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Question Box: Round 1

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This post will start a series of blogs with my answers to student’s questions which have been placed in the Question Box. The Question Box is a new aspect of our student ministry that allows the students to ask questions (anonymously if desired) that may be on their minds. These may be silly questions, but some will also be helpful questions. This blog series enables students to find their answers even if they miss the night their question was answered. So far, we have had three questions which I will list and answer below. 

Q: Can you take off your glasses?

A: Well yes, I am physically capable of taking off my glasses. However, I think the heart of the question was can I see without my glasses and the answer to that question is not well.

 Q: Is there biblical evidence for praying for the saints?

A: No, there is no evidence to praying for the saints. The only person Scripture teaches us to pray to is to the Lord.

Q: How can we stand for truth when we are not supposed to dispute? This question is actually quite insightful, especially as you understand the context in which it was asked.

A: First, you need to understand the background to this question is coming out of Philippians 2:14. Second, admittedly this answer starts a little technical, but it is worth it, so please bear with me. The Greek word used for “disputing” in Philippians 2:14 is διαλογισμός/dialogismos. At the core, the word carries the idea of thoughts, especially thoughts that are clearly thought through. Therefore, it is used of things like reasoning. 

However, when one looks at how this word is used in the NT, the word is always associated with man’s thoughts, essentially referring to man’s thoughts sourced in himself. This places these thoughts in contrast to God’s thinking, or thoughts that have their source in God (cf. 2 Tim 3:16). In fact, this is the word that Jesus will use to speak of man’s “evil thoughts” that come out of the heart (Matt 15:19; Mark 7:21; cf. James 2:4). It is these “thoughts (διαλογισμοί)” that Mary is told Jesus will reveal (Luke 2:35). In fact, this is often the kind of thinking Jesus corrects (see Luke 5:22; 6:8; and 9:46, 47) and considers them of no use (1 Cor 3:20) because of man’s depravity (Rom 1:21). Furthermore, these are the kind of thoughts that give way to “doubts (διαλογισμοί)” in Luke 24:38.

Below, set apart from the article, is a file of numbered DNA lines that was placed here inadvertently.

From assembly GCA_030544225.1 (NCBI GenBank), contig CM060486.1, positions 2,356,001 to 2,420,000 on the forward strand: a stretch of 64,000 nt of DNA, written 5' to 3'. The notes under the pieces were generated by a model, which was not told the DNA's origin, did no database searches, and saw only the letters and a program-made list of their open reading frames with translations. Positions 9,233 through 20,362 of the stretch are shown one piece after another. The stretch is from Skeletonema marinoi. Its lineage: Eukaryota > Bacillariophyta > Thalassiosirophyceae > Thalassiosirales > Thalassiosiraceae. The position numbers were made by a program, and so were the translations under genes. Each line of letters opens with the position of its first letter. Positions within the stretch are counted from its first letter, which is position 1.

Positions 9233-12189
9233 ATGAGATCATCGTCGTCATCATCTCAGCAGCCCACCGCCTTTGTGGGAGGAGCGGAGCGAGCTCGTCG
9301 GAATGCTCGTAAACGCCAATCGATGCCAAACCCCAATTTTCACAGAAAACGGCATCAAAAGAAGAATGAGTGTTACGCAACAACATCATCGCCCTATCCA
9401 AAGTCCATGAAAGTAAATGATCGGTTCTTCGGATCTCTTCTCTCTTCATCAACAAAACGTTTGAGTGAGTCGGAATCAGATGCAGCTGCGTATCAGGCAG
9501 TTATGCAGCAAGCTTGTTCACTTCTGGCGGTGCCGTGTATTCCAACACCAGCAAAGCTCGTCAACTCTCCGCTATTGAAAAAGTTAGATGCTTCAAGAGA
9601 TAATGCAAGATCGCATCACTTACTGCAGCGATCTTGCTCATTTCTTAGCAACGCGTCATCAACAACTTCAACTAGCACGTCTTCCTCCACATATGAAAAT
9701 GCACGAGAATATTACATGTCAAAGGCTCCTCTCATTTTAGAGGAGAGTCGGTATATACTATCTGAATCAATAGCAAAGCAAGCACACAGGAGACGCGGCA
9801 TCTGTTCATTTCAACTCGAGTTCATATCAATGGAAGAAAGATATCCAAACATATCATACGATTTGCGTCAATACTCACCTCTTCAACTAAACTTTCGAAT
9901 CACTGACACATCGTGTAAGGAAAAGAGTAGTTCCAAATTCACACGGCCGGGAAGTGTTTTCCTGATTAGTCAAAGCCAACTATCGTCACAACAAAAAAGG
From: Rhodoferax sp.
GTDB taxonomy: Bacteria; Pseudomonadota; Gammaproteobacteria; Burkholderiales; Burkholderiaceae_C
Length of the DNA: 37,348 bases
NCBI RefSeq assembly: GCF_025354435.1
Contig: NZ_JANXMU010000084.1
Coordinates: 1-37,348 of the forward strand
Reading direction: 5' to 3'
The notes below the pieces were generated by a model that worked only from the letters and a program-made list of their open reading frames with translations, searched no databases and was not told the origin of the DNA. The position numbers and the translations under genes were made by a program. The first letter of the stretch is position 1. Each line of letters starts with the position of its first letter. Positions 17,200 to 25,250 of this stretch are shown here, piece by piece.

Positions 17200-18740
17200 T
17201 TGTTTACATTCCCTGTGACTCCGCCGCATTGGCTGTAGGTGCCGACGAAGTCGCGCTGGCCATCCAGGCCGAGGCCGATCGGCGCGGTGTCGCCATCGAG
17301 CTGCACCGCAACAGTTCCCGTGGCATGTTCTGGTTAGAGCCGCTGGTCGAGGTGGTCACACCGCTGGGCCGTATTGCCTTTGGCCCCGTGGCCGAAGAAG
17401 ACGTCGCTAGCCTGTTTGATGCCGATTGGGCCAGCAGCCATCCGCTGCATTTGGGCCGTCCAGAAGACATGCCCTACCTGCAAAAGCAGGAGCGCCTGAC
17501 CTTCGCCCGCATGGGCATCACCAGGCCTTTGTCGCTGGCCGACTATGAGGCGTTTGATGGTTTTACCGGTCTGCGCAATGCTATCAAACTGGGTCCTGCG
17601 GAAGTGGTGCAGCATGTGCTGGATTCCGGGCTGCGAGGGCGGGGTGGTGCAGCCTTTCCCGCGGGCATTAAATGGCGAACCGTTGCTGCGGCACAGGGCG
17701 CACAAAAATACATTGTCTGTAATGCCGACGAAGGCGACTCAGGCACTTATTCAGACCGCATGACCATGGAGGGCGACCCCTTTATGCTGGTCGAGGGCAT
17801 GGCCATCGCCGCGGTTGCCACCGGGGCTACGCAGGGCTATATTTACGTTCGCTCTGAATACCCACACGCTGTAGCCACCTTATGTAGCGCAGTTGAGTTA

Another use of this word is to refer to arguments (Luke 9:46, 47; Rom 14:1; and 1 Tim 2:8), but not the kind of argument that one puts forward for the inarguable position that God’s word is true, but rather the kind siblings have between one-another as to who sits in the front seat (cf. Luke 9:46). This is the category that fits Paul’s use in Philippians 2:14 when he says to do all things without “disputing.”

So, it seems when Paul uses “disputing (διαλογισμῶν)” in Phil 2:14, he is referring to arguing over thoughts for your benefit, coming out of yourself; this fits very well in the context of Philippians 2 since Paul instructs the Philippians to consider others more highly than yourself just a few verses earlier (2:3ff). He is referencing self-promoting strife, not God honoring truth which has its source in God Himself/Scripture. Therefore, when you stand for the revealed truths of Scripture, in order to honor God, you are not disputing in the sense Paul is stating in Philippians 2:14; rather, you are following the example mature Christians, especially elders who are told to even “rebuke” those who contradict such truth (Titus 1:9). In other words, you stand for truth without disputing by following the example of Michael who was faithful to state what the Lord had said, for His interests and not Michael’s own thoughts, for his own interests (Jude 9).